The Geminids Meteor Shower is visible from Earth every single year. It is caused by the object 3200 Phaethon, which is believed to be a Palladian asteroid caught in Saturn’s Orbit. It’s named this way as the meteors seem to radiate from the constellation of Gemini.
I was so happy we decided to venture out the second night!
After a very early start the morning before we finally got to my chosen shot location and the wind was high and cloud cover was extensive…NOT good conditions to try and spot meteors, never mind trying to capture them on my camera. It’s safe to say that my camera didn’t even come out the bag. Although, we did manage to see the odd glimpse of a few meteors through the gaps in the cloud. It was back to bed.
Reluctantly we set our alarms again the next morning and headed out to the same spot. This time there was little wind and to our delight there was very little cloud cover. I set up my camera and tripod once we had waited for the moon to completely disappear below the horizon to avoid any light pollution.
Once I was happy with the level of exposure, I set my camera off taking shots continuously using the settings you can find below. (Any questions on this please do let me know).
The peak of the shower lasted around 45 minutes so once the number of meteors had reduced per hour we decided to call it a night (or early morning in this case…). With around 100 shots I was excited to see how many meteors I had been able to capture. Some of them I knew would have been lost due to the light pollution from a small industrial area close by and others that I saw on the night I also knew would have been outside the frame chosen.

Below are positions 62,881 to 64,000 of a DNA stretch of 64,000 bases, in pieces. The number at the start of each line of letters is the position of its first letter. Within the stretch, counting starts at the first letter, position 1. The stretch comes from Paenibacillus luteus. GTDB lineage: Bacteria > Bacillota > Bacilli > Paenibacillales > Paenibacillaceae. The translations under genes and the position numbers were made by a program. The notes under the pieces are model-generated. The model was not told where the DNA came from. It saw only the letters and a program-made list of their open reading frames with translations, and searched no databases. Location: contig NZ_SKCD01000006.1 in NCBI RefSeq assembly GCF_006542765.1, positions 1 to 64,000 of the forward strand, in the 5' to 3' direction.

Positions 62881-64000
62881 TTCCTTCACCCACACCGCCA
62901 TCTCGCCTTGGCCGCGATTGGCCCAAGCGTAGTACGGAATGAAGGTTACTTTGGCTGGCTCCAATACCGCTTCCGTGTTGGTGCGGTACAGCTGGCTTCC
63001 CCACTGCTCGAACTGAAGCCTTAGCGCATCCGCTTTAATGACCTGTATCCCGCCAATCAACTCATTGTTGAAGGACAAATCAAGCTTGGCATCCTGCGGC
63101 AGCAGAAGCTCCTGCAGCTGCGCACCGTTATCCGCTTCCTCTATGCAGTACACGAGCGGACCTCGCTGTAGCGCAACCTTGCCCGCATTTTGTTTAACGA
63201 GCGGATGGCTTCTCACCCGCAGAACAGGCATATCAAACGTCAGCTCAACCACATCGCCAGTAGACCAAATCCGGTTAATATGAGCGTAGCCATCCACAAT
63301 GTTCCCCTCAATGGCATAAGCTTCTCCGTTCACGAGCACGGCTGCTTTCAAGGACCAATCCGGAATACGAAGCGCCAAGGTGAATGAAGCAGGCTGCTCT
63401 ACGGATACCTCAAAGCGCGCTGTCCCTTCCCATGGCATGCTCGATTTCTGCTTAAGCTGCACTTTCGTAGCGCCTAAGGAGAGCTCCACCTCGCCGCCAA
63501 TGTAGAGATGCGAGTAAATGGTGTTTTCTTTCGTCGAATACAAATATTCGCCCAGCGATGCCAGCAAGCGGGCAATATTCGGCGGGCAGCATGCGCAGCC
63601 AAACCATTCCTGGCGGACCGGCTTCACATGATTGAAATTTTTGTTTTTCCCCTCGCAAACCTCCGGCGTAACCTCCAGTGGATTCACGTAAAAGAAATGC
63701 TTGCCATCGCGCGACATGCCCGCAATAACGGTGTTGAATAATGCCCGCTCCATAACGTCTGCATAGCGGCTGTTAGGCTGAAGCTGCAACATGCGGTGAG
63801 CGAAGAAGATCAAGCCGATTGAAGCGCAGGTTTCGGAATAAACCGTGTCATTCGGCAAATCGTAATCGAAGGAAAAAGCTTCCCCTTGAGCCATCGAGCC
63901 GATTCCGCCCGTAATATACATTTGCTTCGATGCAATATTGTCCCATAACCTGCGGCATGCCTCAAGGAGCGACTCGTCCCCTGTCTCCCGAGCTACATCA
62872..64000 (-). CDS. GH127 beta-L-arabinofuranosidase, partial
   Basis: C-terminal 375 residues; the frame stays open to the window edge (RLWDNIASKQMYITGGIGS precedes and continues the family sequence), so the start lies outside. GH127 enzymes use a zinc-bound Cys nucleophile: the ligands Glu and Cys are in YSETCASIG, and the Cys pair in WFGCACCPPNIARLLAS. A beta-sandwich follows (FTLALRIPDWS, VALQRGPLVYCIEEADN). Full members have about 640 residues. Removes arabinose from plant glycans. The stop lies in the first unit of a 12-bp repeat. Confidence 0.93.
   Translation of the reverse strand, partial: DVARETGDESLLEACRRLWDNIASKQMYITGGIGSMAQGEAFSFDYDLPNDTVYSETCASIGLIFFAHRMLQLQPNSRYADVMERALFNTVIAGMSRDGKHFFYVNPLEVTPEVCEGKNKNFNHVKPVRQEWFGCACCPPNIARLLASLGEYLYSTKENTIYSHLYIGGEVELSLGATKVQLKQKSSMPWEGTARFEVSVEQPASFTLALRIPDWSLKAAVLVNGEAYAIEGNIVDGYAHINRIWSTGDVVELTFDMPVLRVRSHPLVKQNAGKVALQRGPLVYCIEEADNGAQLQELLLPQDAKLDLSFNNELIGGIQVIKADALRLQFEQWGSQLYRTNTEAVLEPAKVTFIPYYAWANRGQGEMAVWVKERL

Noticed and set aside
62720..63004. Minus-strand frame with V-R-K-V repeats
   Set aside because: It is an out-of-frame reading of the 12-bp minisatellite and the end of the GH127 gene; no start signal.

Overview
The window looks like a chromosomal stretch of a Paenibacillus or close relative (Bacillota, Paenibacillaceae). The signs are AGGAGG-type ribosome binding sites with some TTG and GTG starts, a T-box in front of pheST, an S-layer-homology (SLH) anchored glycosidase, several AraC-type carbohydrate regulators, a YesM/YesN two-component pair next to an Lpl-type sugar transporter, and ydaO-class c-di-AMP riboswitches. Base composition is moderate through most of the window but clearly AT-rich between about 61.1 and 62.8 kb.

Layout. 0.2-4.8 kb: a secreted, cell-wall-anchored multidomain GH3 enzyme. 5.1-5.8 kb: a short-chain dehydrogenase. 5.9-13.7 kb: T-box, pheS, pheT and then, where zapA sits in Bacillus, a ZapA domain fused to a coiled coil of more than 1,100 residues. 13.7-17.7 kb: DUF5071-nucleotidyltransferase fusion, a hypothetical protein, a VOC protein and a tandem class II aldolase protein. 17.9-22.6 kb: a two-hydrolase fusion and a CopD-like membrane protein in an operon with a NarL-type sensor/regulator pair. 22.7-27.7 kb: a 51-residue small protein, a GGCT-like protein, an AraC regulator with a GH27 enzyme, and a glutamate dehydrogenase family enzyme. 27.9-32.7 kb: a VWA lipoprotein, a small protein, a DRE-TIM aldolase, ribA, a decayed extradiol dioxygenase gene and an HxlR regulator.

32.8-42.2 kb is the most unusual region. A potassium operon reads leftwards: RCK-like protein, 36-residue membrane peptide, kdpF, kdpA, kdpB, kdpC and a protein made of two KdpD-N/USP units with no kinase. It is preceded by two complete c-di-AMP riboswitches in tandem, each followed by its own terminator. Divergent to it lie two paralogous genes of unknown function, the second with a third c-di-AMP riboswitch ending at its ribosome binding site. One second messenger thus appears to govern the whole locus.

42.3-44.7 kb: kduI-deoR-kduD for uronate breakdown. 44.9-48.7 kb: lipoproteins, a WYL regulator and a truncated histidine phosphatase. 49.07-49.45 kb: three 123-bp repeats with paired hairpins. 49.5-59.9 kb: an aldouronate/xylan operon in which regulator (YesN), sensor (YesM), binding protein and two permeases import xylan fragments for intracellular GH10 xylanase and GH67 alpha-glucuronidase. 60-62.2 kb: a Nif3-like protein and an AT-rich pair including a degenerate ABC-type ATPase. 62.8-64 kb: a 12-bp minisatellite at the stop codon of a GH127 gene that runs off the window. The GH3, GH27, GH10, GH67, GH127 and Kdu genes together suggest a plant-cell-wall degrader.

Once I had filtered through the series of shots highlighting any with meteors in them I stacked all of these in PS. Once edited I was left with my final composition.
Given the conditions and the level of light pollution I had to deal with I was really happy with the final results. I have had so many messages about the process I used in order to stack these images so I have listed this in more detail below. I hope this is helpful.
Any questions please do let me know, thanks again for all the support!
Processing & Editing Steps:
Below are the main steps taken to create my composite image using the 100+ shots taken throughout the night. I have also listed below two links to really useful videos that will help run through my process used with some additional tips in there too.
Add all images into Lightroom and filter out any without meteors.
Determine favourite shot that will be the main part of your composite. I often opt for the shot that has the brightest, largest and sharpest meteor in it. Or you may want to focus on the one with the best foreground etc.
For all other shots at this point I look to increase the exposure slightly to ensure all the meteors are visible clearly.
Open all of these in Photoshop as layers.
Drag your 'chosen' image to the bottom of the list of images to make sure this is the main part of your composite.
Using the 'add layer mask' & 'brush tool' mask in each meteor so that only the meteor for all remaining layers is visible.
Select blend mode 'Lighten' for all layers to blend each meteor into one composite.
Final edits in Lightroom before exporting the finished composite.